From the mouths of U.S. government officials, Goldman Sachs Group’s recent $5.1 billion settlement over mortgage-crisis misdeeds sounded like stiff punishment.
“Today’s settlement is another example of the department’s resolve to hold accountable those whose illegal conduct resulted in the financial crisis of 2008,” Benjamin Mizer, the Justice Department’s principal deputy assistant attorney general, said Monday.
“They knowingly put investors at risk and in so doing contributed significantly to the financial crisis,” added Rene Febles, deputy inspector general of the Federal Housing Finance Agency.
But analyses of the settlement’s particulars by International Business Times and others reveal that the headline number of $5.1 billion likely overstates the true cost to Goldman Sachs once tax deductions and credit multipliers are included. As the New York Times first reported, the total cost could be as much as $1 billion less than the advertised amount.
Breaking down the settlement, “$2.6 billion of the deal qualifies as a cost-of-doing-business tax deduction, allowing the bank to shift the cost of the settlement back on to taxpayers,” Michelle Surka, a research fellow at the U.S. Public Interest Group, an advocacy group, told International Business Times in an email. “This adds insult to injury, sends the wrong message about corporate misconduct and costs ordinary Americans.”
The settlement resolves claims that Goldman Sachs sold investors billions of dollars in bundled mortgage securities in the lead-up to the financial crisis, even as Goldman’s own employees were raising serious alarms about the quality of the underlying loans.
Fines (Not Nonfines)
Cash forfeitures make up more than one-half of the settlement. Goldman Sachs must pay $2.4 billion as a penalty to the Justice Department, as well as $875 million in payouts to various state and local agencies, adding up to $3.3 billion.
Tax law holds that fines and penalties cannot be deducted from corporate taxes, so the $2.4 billion stands. But the $875 million in other payments in Goldman’s settlement are likely eligible for cost-of-doing-business deductions at the statutory 35 percent corporate tax rate.
Indeed, in the paragraphs of the accord dealing with California and Illinois, state negotiators included explicit language specifying that “no portion of the funds in this paragraph is received as a civil penalty or fine.”
The $3.3 billion in fines and payouts, then, will likely cost Goldman a net $3 billion when tax deductions are included.
The rest of the amount detailed in the pact — $1.8 billion — consists of consumer relief mandates for communities and homeowners, remedies that include home loan modifications, principal forgiveness and investments in affordable housing developments.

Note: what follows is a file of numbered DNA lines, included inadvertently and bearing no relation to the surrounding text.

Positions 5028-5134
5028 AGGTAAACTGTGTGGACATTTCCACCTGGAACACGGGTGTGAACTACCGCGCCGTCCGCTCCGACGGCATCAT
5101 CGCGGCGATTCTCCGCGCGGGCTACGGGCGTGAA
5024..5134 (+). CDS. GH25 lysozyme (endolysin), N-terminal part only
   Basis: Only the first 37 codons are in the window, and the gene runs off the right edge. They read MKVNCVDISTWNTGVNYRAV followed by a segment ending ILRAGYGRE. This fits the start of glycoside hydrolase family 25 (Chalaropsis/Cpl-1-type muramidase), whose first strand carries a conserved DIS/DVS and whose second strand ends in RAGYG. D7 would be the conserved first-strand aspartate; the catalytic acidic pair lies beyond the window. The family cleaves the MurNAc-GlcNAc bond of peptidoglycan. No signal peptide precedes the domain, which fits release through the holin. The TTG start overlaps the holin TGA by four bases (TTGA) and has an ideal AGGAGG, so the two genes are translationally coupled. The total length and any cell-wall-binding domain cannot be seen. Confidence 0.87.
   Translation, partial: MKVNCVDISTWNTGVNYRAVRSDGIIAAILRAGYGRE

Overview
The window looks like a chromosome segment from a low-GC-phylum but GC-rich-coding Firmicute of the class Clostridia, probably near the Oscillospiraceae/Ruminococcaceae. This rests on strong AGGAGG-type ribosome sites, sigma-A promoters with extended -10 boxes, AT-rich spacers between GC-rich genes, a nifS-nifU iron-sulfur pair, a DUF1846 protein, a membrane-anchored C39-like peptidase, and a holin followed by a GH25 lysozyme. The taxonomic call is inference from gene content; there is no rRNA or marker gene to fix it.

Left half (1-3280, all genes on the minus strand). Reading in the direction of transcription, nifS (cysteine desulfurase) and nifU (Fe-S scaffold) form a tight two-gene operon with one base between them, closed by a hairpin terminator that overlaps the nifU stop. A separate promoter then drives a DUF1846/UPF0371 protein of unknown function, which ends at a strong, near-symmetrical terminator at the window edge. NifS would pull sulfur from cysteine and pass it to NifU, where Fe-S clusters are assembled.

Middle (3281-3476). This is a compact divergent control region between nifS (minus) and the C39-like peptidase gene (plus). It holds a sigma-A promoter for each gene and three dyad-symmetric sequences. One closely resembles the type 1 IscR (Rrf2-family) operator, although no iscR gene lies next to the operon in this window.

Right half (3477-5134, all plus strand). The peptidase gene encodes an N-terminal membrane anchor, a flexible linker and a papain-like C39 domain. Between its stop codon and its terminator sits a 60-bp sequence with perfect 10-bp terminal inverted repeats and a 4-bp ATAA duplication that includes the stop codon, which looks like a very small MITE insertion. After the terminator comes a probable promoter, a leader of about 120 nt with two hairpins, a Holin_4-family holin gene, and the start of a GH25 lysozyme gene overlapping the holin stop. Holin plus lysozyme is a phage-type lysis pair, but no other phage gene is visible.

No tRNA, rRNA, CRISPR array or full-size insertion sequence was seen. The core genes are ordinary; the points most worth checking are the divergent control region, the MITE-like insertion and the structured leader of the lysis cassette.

But here too Goldman Sachs is positioned to pay less than the headline amount. Many of the consumer relief items not only qualify for tax deductions but also allow Goldman to get extra credit for its spending. For instance, a $1 million donation to an affordable rental development qualifies as $3.75 million toward the total. Goldman can earn $1.5 for every $1 spent in principal forgiveness to homeowners before Nov. 30, 2016.
These multipliers came out higher for Goldman than for banks such as JPMorgan Chase, which have struck similar deals with the multiagency mortgage crisis working group helmed by the Justice Department.
In a separate $280 million community investment package agreed to by New York Attorney General Eric Schneiderman, Goldman will get double the credit for every dollar it spends. With deductions, the total cost to the bank could come to less than $100 million for this portion of the settlement.
In all, Goldman could theoretically pay just $1 billion or thereabouts to qualify for the $1.8 billion in consumer relief promised to American homeowners and renters, once tax deductions are included. In other words, Goldman’s final tab could come in $800 million under the advertised amount owed in consumer relief. And that’s not counting potential tax credits tied to affordable housing investments, which could further dampen Goldman’s total costs.
Between the multipliers on consumer relief and the cost-of-doing-business tax deductions eligible throughout the settlement, Goldman could then pay more than $1 billion less than the headline $5.1 billion total advertised.
“This settlement is a victory for Goldman,” Dennis Kelleher, CEO and president of the Wall Street reform group Better Markets, said in a statement. “More than half of the $5 billion appears likely to be tax deductible, meaning U.S. taxpayers will be required to subsidize this settlement.”
In a statement, Goldman Sachs said it was pleased to put the matter to rest. “Since the financial crisis, we have taken significant steps to strengthen our culture, reinforce our commitment to our clients and ensure our governance processes are robust.” No individuals were either named or penalized in the settlement.